Wine Regions

An American Viticultural Area (AVA) is a designated wine grape-growing region in the United States, providing an official appellation for the mutual benefit of wineries and consumers. Winemakers frequently want their consumers to know about the geographic pedigree of their wines, as wines from a particular area can possess distinctive characteristics. Consumers often seek out wines from specific AVAs, and certain wines of particular pedigrees can claim premium prices and loyal customers. If a wine is labeled with an AVA, at least 85% of the grapes that make up the wine must have been grown in the AVA, and the wine must be fully finished within the state where the AVA is located. 

(Source: "Wine Appellations of Origin". Alcohol and Tobacco Tax and Trade Bureau. U.S. Department of the Treasury. Retrieved April 15, 2021).


Southern Arizona is home to the Sonoita Valley, and the towns of Sonoita, Patagonia and Elgin. Located an hour south of Tucson, and just north of the Mexican border, Sonoita sits at between 4,500 – 5,200 feet elevation and was the first designated AVA in the state of Arizona. Sonoita’s native grasslands blanket the rolling hills, which are dotted with Arizona Oak, Arizona Ash, and Mesquite. The valley is surrounded by the Santa Rita Mountains, Mustang Mountains, Whetstone Mountains, and Huachuca Mountains, making the mineral deposits in the Valley’s soil a unique mixture of reddish-brownish gravelly loam. Highs in the summer are in the 80s - 90s and average rain fall is between 15 – 20 inches—mostly coming during monsoon season.


Arizona is home to three prominent grape growing regions in various altitudes and locations around the the state. Northern Arizona encompasses the Verde Valley, an area of the state rich in geological history. Located north of Phoenix about 2 hours by car, and at roughly 3,000 – 5,500 feet in elevation are the towns of Sedona, Jerome, Camp Verde, Cottonwood, Clarkdale and the communities of Cornville, Page Springs, and Rimrock. Vineyards and wineries sprinkle these rural and urban communities on mountainsides, and near the banks of Oak Creek and the Verde River. The Verde Valley has a wide variety of soils from limestone in Rimrock, sandstone in Sedona, to basalt on House Mountain along with highly fertile alluvial deposits near the Verde River and Oak Creek. Average rain fall is 16 - 18 inches per year—mostly during monsoon season.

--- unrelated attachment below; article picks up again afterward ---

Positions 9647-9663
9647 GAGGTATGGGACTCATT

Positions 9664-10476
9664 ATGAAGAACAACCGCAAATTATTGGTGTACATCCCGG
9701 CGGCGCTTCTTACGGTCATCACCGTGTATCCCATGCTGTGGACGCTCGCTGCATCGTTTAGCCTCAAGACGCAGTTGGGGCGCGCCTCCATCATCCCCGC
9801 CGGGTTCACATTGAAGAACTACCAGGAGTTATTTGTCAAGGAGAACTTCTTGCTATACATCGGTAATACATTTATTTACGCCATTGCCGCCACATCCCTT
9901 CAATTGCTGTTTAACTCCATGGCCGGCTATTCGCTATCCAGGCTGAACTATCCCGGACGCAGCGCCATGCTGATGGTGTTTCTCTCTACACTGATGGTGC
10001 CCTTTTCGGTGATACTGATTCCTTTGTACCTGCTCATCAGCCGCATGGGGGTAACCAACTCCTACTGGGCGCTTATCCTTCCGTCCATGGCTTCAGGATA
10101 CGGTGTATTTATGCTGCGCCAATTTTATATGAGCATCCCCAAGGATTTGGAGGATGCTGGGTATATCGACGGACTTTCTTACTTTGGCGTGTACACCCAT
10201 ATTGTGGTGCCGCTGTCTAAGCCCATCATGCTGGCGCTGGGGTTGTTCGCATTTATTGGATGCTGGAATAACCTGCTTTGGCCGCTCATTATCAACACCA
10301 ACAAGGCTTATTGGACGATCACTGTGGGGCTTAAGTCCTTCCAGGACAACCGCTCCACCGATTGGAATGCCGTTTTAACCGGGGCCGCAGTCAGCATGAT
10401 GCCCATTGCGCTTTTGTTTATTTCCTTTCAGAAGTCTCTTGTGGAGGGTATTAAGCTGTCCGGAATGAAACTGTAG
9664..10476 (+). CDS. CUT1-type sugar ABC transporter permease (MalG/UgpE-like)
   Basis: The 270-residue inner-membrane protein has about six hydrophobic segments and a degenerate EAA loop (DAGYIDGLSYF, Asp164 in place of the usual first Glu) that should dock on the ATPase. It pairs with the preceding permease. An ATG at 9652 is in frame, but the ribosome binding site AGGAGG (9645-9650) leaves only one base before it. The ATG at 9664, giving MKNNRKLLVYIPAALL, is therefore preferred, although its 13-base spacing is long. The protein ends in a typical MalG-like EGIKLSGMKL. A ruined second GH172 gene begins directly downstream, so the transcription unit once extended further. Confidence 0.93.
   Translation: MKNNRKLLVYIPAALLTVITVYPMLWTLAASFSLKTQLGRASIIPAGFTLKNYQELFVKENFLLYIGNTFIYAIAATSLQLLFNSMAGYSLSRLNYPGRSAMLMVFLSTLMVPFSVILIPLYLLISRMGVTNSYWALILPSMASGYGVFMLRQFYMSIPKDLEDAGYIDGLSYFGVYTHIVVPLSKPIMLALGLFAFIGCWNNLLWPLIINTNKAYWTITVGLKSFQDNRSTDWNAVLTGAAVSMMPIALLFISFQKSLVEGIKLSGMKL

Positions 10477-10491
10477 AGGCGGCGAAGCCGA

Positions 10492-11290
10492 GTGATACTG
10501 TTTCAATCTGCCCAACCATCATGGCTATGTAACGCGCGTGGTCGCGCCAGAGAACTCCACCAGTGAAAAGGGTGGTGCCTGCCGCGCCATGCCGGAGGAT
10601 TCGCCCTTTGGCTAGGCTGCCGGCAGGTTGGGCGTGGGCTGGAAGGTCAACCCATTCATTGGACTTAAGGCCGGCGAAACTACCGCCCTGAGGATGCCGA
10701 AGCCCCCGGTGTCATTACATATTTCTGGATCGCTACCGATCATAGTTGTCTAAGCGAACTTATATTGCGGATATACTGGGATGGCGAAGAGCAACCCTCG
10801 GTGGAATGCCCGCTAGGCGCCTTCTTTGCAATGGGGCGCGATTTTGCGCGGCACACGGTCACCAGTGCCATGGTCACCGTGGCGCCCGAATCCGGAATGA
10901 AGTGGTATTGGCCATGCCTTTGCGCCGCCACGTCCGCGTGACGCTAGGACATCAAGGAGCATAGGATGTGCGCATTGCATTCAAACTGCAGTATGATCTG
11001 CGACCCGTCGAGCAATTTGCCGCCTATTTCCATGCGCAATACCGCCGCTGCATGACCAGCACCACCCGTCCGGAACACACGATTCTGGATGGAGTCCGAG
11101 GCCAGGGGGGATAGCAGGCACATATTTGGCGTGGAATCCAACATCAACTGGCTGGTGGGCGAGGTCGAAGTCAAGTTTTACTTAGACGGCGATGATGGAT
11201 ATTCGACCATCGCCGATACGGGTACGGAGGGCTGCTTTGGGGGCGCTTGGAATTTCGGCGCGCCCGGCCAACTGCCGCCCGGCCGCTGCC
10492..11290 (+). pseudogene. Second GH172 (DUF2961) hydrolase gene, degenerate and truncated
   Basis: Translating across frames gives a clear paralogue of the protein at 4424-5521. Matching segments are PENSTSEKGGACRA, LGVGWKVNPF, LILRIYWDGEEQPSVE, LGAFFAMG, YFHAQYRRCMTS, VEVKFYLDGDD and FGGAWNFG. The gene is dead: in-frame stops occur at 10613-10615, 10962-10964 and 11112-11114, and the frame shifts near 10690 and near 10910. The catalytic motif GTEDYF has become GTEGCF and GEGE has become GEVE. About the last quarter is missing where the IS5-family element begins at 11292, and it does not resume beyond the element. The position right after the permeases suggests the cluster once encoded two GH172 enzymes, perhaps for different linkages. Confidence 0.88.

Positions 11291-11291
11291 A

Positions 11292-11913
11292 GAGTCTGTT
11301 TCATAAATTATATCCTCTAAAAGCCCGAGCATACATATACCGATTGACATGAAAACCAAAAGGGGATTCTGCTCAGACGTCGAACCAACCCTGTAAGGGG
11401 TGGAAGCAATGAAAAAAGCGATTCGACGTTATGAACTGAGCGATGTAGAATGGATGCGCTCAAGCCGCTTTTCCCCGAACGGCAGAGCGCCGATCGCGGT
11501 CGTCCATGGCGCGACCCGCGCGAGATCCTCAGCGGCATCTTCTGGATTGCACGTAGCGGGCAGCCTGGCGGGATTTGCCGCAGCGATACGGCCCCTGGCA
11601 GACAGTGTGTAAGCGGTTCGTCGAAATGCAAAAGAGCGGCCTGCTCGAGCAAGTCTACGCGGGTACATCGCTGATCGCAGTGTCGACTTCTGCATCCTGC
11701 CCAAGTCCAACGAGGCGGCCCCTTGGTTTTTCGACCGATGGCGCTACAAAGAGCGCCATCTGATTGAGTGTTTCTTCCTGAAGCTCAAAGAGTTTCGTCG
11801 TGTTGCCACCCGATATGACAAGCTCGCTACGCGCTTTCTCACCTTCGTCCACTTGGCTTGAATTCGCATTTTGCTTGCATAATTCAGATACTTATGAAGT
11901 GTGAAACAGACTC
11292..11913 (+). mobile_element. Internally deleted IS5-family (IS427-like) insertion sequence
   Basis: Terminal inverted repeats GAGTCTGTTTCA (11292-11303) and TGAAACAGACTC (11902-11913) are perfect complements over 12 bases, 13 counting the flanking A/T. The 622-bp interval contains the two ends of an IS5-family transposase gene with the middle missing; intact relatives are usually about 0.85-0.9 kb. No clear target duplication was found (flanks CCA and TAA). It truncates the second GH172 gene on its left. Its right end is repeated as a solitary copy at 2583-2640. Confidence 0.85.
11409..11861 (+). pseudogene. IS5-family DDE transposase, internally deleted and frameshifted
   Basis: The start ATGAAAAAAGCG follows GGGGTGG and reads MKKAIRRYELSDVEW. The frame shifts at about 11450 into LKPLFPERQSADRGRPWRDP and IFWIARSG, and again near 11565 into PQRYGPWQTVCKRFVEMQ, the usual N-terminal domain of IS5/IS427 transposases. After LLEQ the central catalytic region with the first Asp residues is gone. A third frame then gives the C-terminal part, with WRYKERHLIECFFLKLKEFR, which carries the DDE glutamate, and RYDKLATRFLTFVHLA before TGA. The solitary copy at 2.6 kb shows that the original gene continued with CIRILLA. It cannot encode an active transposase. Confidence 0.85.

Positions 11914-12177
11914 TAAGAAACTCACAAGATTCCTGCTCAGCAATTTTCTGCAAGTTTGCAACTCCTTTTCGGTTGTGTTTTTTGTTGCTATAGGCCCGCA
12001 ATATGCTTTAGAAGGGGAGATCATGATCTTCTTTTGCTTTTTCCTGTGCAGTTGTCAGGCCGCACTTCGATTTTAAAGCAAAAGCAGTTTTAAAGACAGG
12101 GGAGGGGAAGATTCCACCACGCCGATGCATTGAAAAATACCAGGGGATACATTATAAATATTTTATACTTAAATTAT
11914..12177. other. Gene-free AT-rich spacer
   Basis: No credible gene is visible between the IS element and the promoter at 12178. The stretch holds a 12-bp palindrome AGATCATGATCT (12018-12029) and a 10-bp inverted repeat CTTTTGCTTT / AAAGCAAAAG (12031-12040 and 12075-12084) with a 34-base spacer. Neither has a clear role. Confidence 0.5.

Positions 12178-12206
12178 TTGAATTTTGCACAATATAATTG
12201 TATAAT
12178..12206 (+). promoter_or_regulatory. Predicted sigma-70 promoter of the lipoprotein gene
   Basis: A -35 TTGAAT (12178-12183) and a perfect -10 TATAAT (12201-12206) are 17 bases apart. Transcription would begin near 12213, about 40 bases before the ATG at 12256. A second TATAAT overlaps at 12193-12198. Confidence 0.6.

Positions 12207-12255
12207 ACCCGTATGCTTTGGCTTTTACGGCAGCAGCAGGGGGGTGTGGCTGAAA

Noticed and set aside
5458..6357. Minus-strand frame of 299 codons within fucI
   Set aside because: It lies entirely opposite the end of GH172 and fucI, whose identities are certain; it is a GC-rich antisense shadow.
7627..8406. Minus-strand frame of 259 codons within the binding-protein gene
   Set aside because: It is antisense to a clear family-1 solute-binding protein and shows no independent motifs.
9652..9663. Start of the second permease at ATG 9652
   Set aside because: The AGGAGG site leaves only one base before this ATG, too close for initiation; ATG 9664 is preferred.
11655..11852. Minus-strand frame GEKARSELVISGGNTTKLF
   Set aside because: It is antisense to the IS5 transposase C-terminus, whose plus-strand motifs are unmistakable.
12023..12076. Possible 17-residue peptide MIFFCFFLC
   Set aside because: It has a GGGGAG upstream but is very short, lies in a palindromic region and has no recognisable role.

Southern-Eastern Arizona which includes Willcox, Kansas Settlement, Turkey Creek, Pearce, and the overall Cochise and Graham counties, grow the majority of the state’s fruit, in larger, more acreage-per-vineyard farms. Average rainfall is 13 – 18 inches, again mostly coming in heavy monsoon storms during July and August. Vineyards are planted in the Sulphur Springs Valley and along the bases of the mountains in the area between 4,000 and 5,500 feet. To the east are the Chiricahua Mountains, Dos Cabezas Mountains and to the west the Dragoon Mountains, and Cochise Stronghold. The soils in the area vary significantly site to site. The Willcox Playa is home to a large dry lake that is part of the Sonoran Desert ecoregion and is the remnant of a Pleistocene era pluvial Lake Cochise. Thousands of sandhill cranes roost in the area during the winter. Down in the Kansas Settlement the soils are relatively deep loams and clay-loams interspersed with cobbles. Vineyards in the area can experiences up to 50-degree fluctuations in diurnal temperatures during the growing season.

Click to see detailed map of Willcox Wine regions: 2020 Willcox Wine Region Map


Vineyards and Wineries exist in other areas of the state, at the bases of mountains and in beautiful valleys. We call these producers our Mavericks, where they are farming in the outlier regions of the state. A few of these areas are in the Chino Valley, Young, Kingman, Williams, and Portal. These pioneers are on the frontier of farming varietals suited for their unique microclimates in the vast, gorgeous landscape of Arizona.